“This dude’s definitely awake now,” the country boy across from him said.

Peter eased one eye open. The guy in front of him was apparently a denim fetishist. Blue jeans, blue jean jacket, gray denim shirt. He wore a straw cowboy hat tilted back, and his mustache looked like a clump of fronds atop the barely-trimmed shrubbery of his five o’clock shadow.

“What gave it away?” Peter’s voice was groggy, muted.

“You keep clenchin’ your jaw,” the cowboy said.

Up front, something rattled against metal. Peter tried to glance that way, but pain flared in his neck, nearly driving him into the darkness again. He winced, and tried again, slower this time. The pain eased up little by little. Dividing the front and the windowless back of the van was a metal cage wall, the sort animal control might have used. Beyond it, a tall, twiggy woman with a huge hornet’s nest of unkempt auburn hair slapped the butt of a pistol against the divider.

The driver, who Peter couldn’t really see without causing himself more agony, snapped, “Jesus, put that thing away before you kill one of us.”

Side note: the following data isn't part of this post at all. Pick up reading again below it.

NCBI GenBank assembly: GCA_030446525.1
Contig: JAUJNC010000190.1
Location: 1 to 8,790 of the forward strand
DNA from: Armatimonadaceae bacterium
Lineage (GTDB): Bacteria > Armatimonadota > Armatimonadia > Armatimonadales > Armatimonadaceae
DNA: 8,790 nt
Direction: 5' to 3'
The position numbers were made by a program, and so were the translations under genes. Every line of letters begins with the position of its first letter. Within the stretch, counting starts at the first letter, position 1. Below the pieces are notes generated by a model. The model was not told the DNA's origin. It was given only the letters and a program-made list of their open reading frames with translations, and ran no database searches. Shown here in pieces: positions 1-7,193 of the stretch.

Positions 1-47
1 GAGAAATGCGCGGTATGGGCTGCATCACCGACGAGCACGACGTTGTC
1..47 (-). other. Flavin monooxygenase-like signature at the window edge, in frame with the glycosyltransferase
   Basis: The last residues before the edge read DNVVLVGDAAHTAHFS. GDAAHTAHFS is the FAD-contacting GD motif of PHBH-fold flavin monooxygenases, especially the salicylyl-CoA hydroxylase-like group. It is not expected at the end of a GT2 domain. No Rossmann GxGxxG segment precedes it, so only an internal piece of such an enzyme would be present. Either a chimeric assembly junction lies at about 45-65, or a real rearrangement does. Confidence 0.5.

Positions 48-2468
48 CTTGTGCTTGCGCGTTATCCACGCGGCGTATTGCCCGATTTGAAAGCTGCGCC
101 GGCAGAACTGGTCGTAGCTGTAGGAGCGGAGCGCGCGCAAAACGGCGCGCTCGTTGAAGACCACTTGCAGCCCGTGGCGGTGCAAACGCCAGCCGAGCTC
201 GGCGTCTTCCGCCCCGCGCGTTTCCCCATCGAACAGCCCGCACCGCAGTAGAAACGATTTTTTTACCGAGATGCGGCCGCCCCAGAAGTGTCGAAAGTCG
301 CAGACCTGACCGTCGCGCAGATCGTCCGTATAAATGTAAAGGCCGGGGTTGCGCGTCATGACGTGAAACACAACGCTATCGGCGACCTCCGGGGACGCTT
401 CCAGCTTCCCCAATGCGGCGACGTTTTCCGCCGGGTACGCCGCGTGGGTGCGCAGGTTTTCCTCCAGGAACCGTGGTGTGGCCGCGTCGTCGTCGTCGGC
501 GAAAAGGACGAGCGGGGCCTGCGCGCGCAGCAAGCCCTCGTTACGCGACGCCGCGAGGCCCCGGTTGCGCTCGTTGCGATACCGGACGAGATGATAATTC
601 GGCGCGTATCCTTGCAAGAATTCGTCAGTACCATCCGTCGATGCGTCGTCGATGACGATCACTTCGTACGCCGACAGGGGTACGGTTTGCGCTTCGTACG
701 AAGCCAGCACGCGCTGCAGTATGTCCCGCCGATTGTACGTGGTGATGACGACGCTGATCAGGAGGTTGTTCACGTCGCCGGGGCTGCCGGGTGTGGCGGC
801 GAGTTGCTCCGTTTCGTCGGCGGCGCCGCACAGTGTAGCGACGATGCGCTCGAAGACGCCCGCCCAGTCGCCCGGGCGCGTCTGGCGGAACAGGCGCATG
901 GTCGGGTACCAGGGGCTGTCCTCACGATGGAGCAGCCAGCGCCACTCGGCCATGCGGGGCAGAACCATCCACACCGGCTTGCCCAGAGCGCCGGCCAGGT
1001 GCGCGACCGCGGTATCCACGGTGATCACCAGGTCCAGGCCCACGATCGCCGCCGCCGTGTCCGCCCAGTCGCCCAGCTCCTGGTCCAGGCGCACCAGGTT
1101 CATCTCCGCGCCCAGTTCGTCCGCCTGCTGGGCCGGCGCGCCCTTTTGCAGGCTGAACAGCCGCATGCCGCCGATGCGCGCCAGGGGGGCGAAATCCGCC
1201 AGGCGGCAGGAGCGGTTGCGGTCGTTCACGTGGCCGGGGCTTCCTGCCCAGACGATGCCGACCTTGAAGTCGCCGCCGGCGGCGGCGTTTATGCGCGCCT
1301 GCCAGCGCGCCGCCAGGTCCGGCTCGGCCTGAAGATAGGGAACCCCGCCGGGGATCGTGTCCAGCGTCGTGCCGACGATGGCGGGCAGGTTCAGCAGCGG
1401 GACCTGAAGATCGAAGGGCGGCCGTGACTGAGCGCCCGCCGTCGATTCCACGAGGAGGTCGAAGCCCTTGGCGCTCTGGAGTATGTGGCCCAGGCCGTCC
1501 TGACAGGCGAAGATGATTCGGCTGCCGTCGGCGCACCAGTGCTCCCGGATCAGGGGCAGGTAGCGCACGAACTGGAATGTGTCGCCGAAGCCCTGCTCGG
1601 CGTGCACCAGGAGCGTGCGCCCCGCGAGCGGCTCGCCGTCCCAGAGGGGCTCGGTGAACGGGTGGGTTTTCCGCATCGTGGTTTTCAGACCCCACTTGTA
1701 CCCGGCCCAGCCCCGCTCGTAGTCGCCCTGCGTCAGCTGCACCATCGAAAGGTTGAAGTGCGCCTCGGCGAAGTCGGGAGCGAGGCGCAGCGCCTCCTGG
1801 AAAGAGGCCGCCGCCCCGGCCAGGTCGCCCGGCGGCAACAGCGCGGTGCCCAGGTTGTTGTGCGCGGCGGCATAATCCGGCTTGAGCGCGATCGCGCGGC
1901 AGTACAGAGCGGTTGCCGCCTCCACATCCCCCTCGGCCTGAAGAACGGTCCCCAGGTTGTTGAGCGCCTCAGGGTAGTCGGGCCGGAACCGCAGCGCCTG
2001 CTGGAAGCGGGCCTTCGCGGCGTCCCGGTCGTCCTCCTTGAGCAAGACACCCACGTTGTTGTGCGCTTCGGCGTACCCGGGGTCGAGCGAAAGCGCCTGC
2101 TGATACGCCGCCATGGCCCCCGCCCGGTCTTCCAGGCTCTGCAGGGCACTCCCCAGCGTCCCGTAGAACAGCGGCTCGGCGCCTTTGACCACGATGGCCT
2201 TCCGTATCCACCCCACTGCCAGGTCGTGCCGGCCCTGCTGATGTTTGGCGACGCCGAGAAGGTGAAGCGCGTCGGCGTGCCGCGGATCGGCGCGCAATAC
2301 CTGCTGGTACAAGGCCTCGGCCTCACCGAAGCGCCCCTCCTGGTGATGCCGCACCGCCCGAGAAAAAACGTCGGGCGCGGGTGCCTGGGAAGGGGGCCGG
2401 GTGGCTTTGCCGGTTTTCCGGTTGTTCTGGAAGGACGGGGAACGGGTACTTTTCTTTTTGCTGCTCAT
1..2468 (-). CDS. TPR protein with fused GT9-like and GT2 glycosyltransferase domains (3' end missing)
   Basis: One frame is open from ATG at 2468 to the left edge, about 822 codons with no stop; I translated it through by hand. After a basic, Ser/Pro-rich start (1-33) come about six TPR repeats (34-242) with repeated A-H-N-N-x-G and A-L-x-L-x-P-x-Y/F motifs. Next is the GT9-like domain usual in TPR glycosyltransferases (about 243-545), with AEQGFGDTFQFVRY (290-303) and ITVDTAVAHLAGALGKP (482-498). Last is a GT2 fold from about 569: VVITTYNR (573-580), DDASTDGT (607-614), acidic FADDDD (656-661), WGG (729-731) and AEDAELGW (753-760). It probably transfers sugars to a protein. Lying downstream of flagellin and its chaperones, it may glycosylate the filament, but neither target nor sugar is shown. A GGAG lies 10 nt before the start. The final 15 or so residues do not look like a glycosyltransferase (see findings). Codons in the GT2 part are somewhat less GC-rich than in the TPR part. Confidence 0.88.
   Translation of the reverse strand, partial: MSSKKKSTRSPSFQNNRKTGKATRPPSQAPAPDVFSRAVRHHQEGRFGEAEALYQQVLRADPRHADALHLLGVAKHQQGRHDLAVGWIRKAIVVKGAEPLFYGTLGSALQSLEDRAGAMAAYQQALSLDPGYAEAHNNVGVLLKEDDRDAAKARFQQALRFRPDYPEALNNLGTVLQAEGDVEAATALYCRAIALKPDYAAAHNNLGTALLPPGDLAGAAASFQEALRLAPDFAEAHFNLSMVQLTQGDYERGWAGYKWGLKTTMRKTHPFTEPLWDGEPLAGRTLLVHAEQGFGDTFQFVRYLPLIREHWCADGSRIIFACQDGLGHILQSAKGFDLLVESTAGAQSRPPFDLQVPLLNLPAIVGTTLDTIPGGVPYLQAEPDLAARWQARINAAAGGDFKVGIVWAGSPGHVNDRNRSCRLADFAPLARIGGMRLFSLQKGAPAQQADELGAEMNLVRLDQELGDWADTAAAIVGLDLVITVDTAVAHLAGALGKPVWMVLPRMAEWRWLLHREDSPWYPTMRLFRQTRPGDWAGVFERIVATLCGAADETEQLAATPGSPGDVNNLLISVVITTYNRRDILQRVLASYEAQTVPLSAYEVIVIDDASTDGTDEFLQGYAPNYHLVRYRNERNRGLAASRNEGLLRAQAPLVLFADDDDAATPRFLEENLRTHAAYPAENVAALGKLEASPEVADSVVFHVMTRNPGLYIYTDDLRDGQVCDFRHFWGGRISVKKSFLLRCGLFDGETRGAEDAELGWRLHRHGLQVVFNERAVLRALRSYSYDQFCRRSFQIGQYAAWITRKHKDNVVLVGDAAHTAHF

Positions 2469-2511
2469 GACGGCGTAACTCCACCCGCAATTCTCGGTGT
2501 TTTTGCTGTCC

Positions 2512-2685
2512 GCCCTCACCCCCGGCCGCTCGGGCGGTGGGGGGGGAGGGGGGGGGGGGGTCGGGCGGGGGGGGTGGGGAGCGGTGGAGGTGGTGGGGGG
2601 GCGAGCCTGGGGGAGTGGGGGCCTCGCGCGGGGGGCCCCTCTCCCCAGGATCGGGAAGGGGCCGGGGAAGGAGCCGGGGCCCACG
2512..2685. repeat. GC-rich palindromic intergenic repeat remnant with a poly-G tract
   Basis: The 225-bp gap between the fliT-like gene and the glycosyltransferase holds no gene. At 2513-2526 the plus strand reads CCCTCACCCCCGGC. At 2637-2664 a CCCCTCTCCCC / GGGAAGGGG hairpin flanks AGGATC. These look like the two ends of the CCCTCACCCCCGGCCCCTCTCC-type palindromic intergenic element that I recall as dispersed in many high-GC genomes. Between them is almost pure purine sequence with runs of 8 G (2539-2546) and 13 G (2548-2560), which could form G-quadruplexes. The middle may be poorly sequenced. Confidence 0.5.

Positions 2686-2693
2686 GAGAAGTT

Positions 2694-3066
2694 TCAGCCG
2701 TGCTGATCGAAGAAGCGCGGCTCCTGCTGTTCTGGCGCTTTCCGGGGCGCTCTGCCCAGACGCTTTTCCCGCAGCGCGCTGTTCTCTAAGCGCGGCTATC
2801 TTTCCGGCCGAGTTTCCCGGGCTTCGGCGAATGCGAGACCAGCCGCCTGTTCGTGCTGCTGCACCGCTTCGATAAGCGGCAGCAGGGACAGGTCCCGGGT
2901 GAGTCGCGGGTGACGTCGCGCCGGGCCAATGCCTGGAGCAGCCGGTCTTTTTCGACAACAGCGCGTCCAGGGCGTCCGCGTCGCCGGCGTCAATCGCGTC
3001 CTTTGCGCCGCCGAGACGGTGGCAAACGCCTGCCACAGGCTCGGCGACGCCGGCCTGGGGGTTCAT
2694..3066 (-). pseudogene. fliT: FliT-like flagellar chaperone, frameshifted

The woman hissed at him – actually hissed, like she was a cat – but the gun disappeared from sight. “You try anything, freak, we’re gonna gut shoot you. Reckon you’d live through something like that.”

“What do you care if I live or die?” Peter asked, wiggling the pick around in the handcuffs’ lock. Through the Alder Chain, he could actually feel the mechanisms within like he was touching them with his own skin. It disturbed him. And, God help him, intrigued him too. He hated using the damn thing. “You hit me with your van, assholes.”

“Don’t be swearin’!” the woman said.

“Asshole ain’t exactly much of a swear,” the cowboy said. He pulled something out of a holster on his lap and tapped Peter’s knee none too gently with it. A leather sap. Peter used to carry around a sibling to its kind. “Don’t be getting any dumb ideas, now.”

Peter tried to twist his head towards the driver. “They both threatened me. You got anything to add? Maybe you’ll yodel until I gouge my eyes out?”

The driver snorted a laugh, and the woman slapped his shoulder. “Shut up,” she said. “Not funny.”

“A little bit funny,” the driver said.